Towards the end of the year I got involved with the Debian Games Team, largely because I’m keen to try and get my Kodi working with libretro based emulators - I’d really like to be able to play old style games from the same interface as I can engage with locally stored movies, music and TV.

It turns out there are a lot of moving pieces to make that happen, some missing from Debian and others in need of some TLC. I updated retroarch to current upstream (1.13.0+dfsg-1 + 1.13.0+dfsg-2) but while I was doing so upstream did another release. I plan on uploading 1.14.0 once 1.13.0 has migrated to testing. It turned out I also needed to update libretro-core-info (1.13.0-1) and retroarch-assets (1.7.6+git20221024+dfsg-1). In terms of actual emulators I pulled in new versions for genesisplusgx (1.7.4+git20221128-1) and libretro-bsnes-mercury (094+git20220807-1).

On the Kodi side I haven’t uploaded anything yet. I’ve filed an ITP for rcheevos, which is a dependency for game.libretro and I have a fledgling package for game.libretro that I finally got working today. I’m not sure if I can get it cleaned up enough in time to make the bookworm release, but I’m hoping that at least the libretro piece is in a bit better shape now (though I’m aware there are more emulator cores that could do with being updated).


This year was a quiet year for personal Linux contributions. I submitted a minor fix for the qca8081 PHY with speeds lower than 2.5Gb/s that caused me issues on my RB5009.

Personal projects

2022 finally saw a minor releases of onak, 0.6.2, which resulted in a corresponding Debian upload (0.6.2-1). It has a couple of bug fixes but nothing major.. As I said last year it’s not dead, just resting, but Sequoia PGP is probably where you should be looking for a modern OpenPGP implementation.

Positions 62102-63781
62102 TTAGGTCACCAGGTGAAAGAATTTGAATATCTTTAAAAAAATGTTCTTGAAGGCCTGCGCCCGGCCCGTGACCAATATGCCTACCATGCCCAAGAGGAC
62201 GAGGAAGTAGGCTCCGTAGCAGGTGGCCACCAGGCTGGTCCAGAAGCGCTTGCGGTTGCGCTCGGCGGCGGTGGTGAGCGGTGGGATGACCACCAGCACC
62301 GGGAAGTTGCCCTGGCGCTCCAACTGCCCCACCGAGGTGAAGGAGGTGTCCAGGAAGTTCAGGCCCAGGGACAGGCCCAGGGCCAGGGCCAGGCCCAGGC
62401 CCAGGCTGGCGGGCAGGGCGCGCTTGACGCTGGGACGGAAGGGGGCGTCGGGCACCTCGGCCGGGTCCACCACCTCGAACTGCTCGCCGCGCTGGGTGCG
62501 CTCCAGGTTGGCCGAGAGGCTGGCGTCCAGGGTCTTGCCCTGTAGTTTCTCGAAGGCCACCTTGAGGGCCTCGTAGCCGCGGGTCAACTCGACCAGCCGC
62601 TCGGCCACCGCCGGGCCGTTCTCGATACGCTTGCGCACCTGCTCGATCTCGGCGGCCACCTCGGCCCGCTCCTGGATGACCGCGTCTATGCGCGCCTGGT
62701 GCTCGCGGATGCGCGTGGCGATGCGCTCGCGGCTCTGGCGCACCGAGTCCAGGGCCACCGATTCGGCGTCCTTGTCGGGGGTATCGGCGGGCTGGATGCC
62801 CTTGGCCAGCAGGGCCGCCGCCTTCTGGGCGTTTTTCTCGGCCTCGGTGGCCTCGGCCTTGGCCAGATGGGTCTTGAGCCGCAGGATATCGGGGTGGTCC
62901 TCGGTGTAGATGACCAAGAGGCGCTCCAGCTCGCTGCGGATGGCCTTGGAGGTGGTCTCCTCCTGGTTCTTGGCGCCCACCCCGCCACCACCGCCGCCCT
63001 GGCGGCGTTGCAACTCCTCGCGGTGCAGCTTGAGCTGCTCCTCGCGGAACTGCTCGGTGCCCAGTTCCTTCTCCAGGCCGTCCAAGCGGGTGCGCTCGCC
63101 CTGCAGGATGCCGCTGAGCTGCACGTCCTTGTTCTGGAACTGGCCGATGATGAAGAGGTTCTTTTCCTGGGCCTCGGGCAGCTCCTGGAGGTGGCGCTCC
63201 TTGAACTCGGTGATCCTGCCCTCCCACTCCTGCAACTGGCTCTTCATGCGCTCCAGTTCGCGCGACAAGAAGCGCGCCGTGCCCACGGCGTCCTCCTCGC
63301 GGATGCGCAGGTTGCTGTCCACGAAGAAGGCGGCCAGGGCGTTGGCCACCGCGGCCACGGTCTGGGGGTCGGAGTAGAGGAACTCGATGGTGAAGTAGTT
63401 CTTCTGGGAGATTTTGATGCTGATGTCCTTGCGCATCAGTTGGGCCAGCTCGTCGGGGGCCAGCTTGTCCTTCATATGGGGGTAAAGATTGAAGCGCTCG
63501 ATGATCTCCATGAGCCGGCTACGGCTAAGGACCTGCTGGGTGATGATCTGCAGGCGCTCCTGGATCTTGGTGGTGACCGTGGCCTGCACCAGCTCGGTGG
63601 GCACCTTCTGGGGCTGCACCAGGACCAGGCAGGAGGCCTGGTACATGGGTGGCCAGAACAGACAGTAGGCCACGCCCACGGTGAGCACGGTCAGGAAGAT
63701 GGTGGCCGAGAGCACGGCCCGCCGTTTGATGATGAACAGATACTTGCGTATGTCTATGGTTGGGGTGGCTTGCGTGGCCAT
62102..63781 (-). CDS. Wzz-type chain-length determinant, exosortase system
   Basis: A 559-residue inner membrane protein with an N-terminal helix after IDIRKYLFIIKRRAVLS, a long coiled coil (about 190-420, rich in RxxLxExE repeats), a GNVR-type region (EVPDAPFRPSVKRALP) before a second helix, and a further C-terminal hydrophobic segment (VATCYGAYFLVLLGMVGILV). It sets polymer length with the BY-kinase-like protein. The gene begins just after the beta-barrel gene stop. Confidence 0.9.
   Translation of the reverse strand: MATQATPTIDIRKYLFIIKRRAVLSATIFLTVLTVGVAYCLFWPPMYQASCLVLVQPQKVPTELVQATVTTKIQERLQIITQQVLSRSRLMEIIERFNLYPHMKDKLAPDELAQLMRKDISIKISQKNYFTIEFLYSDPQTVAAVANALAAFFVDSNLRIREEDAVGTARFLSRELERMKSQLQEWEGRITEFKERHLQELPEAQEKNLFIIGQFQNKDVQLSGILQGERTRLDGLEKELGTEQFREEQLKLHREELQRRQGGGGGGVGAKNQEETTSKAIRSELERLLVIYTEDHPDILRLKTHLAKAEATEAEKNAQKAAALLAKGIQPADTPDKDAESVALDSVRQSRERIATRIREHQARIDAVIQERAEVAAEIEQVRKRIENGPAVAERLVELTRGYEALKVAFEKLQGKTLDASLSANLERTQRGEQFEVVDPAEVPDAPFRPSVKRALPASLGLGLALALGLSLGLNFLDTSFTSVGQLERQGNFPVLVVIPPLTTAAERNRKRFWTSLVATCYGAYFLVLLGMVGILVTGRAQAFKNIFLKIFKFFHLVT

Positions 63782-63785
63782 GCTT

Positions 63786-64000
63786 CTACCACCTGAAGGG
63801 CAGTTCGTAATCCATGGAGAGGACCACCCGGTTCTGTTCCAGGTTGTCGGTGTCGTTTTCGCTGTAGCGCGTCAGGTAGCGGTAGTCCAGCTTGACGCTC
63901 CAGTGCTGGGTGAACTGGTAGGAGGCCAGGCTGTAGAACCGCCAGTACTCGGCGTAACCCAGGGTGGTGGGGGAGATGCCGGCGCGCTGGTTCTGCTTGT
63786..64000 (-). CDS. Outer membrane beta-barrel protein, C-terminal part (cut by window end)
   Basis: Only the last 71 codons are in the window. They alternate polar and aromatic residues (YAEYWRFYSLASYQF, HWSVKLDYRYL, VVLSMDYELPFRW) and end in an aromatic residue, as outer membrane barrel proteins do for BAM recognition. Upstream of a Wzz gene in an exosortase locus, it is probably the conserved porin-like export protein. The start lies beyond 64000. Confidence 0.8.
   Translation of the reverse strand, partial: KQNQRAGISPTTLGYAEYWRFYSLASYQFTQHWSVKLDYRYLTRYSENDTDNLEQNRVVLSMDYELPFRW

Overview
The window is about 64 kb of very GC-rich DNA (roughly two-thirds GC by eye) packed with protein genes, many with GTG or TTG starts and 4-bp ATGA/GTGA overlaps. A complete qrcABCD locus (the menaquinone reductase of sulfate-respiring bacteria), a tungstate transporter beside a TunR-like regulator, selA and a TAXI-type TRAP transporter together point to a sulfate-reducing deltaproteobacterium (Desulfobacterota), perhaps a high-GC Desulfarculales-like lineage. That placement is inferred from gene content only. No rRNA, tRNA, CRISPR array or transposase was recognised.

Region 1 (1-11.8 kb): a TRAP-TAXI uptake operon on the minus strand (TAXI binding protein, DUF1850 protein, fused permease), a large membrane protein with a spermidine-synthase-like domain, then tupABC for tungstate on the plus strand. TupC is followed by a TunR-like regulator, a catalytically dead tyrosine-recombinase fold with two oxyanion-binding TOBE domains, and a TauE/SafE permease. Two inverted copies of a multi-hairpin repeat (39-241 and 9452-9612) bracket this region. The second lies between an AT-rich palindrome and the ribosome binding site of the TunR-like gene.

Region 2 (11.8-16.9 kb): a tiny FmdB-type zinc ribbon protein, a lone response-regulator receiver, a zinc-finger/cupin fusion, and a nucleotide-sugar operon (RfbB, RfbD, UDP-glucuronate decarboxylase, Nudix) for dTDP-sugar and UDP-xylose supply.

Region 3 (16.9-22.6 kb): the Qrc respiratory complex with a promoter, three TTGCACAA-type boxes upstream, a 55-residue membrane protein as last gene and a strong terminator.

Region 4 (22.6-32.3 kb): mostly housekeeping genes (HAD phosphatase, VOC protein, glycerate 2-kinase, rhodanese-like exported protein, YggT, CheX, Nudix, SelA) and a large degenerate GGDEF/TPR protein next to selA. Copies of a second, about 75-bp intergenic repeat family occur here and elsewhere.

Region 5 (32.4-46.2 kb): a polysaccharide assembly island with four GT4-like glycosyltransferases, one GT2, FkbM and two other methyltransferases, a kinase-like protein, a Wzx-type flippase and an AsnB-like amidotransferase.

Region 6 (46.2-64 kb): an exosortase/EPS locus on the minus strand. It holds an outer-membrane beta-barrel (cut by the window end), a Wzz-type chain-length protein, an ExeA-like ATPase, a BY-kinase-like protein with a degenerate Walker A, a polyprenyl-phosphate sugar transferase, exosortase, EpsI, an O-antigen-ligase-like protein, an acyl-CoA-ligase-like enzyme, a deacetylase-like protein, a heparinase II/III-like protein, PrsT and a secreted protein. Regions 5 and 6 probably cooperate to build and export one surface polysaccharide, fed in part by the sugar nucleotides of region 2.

I added some basic Debian packaging to mqtt-arp - I didn’t bother uploading it as it’s a fairly niche package, but I’m using it locally.

I changed jobs at the start of the year and surprisingly this marks the first time I have had a role where I’ve been actively encouraged to work on Free software projects and push upstream, both at an organisational and team level. That’s been pretty cool and early on I managed a minor cosmetic fix in zstd, some certificate checking in a calnex tool and an optimisation for fetching sensor data on network switches.

There was also some performance investigation that led to the discovery and fixing of excessive heap allocation in a torrent library.

Finally I managed to submit my first kernel contribution that was part of a day job need rather than just a personal itch - it only took me 18 years from my first contribution being taken. That work enables IMA measurement logs to be carried over kexec on x86_64. I’ve got some additional patches (to export Intel TXT info via securityfs and support measurement of kexec initramfs components) but both haven’t had a lot of feedback and I need to do some clean-up and re-submit.

That wraps up 2022. For 2023 I’m hoping to get the remaining Kodi/libretro pieces in place in Debian - I think I’m close to having something that works well enough to upload, and I have some ideas about general infrastructure to make things easier longer term. I’m expecting to chase up the 2 stalled work-related kernel contributions (and I’ve spent some time trying to cleanup the early decompression logic too but not in a state suitable for submission yet). Conference-wise I hope to be at DebConf23. I’ll miss FOSDEM - it’s too close to a few other things I’ve got going on. And I’m sure some unplanned stuff will come up too. While this is still a fairly insignificant amount of contributions compared to others I see posting on Debian Planet I do feel I’ve managed to increase my involvement this year, and hopefully that’ll continue. Happy New Year, folks!